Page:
Farming to the fore as Greenland ice thaws

Story highlights

  • Temperatures in Greenland thought to have been higher during the 10th century when discovered by Eric the Red
  • As ice melts today, Greenland is becoming a better place to farm a variety of crops
  • Numbers of livestock, such as sheep, could double from current population of 20,000, says farmer

Greenland is an autonomous territory that is partially administered by Denmark. The police force and military in Greenland are Danish and Greenland sends three members to the Danish parliament. It is the largest Island in the world and was discovered around 982 by an explorer named Eric the Red who had been exiled from Iceland for murder for three years.

That is significant because Eric the Red sailed to Greenland in a small wooden boat, but nowadays the area around Greenland is covered all year with pack ice and icebergs. It would have been impossible for him to penetrate the ice fields around Greenland with the vessels of the day.

So many researchers have come to the conclusion that temperatures in Greenland must have been much higher in the 10th century than they are today. Also, the fact that he named the territory "Greenland" seems to indicate a more lush landscape than the barren plains and mountains one can see now.

Scientists have long known that the earth's temperatures have gone up and down in various climate cycles in our planet's long history and weather pattern have changed with them. Greenland was once billed as promising farming territory and now that our planet is warming up once again, agriculture is returning.

It might seem strange that the people of Greenland, those who are witnessing global warming up close, are not too unhappy about it. Until you visit the Greenland's Agricultural Advisory Service in Qaqoortoq, southern Greenland, close to where Erik the Red started his first settlement more than 1,000 years ago.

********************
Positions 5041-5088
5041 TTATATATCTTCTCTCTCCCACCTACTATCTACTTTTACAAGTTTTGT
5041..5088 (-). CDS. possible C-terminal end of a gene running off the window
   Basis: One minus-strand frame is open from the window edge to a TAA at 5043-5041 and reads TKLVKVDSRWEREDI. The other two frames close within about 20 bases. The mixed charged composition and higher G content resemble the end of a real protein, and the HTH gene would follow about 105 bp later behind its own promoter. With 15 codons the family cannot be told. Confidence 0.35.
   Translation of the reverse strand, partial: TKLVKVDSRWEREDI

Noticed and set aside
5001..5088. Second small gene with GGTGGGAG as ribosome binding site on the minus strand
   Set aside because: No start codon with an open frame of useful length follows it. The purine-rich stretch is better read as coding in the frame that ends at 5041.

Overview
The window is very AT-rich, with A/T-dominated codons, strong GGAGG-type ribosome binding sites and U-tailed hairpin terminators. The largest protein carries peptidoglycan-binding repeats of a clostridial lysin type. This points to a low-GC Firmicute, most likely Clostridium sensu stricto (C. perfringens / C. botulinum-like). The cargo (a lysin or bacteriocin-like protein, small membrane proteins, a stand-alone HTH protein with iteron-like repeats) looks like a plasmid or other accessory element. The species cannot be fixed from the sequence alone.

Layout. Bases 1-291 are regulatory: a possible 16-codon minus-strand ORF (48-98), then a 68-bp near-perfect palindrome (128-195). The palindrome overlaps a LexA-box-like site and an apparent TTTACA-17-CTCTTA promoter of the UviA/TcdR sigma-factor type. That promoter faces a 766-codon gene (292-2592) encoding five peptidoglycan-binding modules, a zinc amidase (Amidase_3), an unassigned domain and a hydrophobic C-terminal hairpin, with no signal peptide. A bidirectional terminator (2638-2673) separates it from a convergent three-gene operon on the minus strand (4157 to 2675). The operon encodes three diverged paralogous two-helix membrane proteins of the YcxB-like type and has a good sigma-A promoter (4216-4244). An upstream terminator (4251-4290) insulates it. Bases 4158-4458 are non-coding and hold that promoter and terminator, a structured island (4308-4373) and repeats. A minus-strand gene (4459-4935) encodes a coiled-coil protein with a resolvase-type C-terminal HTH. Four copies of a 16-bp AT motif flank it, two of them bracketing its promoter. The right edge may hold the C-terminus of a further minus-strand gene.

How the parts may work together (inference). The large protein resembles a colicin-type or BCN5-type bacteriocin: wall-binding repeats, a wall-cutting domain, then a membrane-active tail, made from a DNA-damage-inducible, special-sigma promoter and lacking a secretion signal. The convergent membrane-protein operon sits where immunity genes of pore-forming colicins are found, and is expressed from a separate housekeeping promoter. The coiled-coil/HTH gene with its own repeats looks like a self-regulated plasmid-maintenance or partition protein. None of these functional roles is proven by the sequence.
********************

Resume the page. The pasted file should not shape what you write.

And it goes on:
Anne Jensen is an agricultural adviser here and she is frank about what the temperature changes mean to Greenlanders.

"Of course the warmer it gets the better the conditions are for farming," she said while inspecting a green house. "There is a lot of potential for farming in Greenland. We have such vast expanses the main issue here is really building irrigation systems."

Until a few years ago farming was difficult in Greenland because the temperatures simply did not remain warm long enough for crops to blossom. But now things are changing. Greenlandic potatoes, cabbage, and a variety of herbs have become common in supermarkets on the island.

And during CNN's visit to the institute Anne Jensen showed our crew the latest crop the gardeners here were experimenting with: strawberries, grown just South of the Arctic Circle.

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"We are testing to see whether they will survive the harsh winter here," Jensen said inspecting the plants. Many were showing signs of new light green leaves springing from the stems. "We can see there are new leaves and that seems to indicate that they have survived the winter. It might not be uncommon in the future to see strawberries from Greenland in shops."